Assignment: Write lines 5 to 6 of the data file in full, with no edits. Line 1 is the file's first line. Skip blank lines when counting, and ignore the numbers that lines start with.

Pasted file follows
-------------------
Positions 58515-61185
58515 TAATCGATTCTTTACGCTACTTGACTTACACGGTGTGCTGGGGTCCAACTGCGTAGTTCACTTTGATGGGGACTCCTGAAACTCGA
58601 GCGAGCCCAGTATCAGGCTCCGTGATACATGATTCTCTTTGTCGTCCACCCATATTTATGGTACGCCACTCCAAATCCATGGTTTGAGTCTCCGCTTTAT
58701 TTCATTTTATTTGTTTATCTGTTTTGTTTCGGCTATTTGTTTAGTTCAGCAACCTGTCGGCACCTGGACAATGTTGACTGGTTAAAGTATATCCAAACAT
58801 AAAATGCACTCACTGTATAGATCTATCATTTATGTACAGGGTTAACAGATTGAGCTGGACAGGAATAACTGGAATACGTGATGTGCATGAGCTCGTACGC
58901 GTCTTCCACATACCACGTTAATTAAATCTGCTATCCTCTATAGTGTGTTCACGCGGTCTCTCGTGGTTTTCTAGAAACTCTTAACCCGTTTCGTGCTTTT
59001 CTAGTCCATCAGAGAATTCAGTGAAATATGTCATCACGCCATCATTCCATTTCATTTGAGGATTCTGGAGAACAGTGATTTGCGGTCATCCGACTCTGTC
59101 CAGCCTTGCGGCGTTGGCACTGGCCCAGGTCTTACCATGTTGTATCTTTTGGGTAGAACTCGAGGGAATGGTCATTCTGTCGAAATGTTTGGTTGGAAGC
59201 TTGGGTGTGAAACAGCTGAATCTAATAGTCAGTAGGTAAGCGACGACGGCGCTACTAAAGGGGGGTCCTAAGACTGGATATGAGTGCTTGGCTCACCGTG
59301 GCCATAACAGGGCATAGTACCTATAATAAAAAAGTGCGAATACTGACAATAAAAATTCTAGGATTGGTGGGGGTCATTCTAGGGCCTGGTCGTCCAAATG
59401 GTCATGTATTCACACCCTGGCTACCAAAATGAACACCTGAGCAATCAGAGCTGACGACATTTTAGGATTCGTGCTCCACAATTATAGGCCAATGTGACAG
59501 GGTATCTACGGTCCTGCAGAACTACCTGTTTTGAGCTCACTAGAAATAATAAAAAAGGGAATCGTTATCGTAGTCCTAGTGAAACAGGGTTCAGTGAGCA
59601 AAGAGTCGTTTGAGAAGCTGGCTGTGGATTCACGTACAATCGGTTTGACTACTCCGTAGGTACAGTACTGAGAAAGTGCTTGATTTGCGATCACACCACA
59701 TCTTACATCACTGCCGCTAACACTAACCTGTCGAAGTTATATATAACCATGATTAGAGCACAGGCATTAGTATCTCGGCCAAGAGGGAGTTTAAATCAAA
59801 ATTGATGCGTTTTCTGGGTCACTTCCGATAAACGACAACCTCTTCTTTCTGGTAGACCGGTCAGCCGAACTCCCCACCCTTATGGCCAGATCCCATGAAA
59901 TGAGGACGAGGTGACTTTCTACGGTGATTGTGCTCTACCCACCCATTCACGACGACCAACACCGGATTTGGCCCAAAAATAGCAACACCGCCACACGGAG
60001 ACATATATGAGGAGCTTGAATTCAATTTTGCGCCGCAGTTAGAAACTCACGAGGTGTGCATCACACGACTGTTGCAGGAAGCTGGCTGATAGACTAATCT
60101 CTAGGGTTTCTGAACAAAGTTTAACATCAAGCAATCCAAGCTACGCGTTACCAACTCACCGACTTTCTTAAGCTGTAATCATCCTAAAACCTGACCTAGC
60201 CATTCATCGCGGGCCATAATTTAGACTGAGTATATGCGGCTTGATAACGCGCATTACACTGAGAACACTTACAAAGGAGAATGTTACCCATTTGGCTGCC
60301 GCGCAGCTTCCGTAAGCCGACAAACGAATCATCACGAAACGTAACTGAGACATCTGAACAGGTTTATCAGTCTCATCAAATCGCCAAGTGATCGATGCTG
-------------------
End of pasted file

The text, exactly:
58801 AAAATGCACTCACTGTATAGATCTATCATTTATGTACAGGGTTAACAGATTGAGCTGGACAGGAATAACTGGAATACGTGATGTGCATGAGCTCGTACGC
58901 GTCTTCCACATACCACGTTAATTAAATCTGCTATCCTCTATAGTGTGTTCACGCGGTCTCTCGTGGTTTTCTAGAAACTCTTAACCCGTTTCGTGCTTTT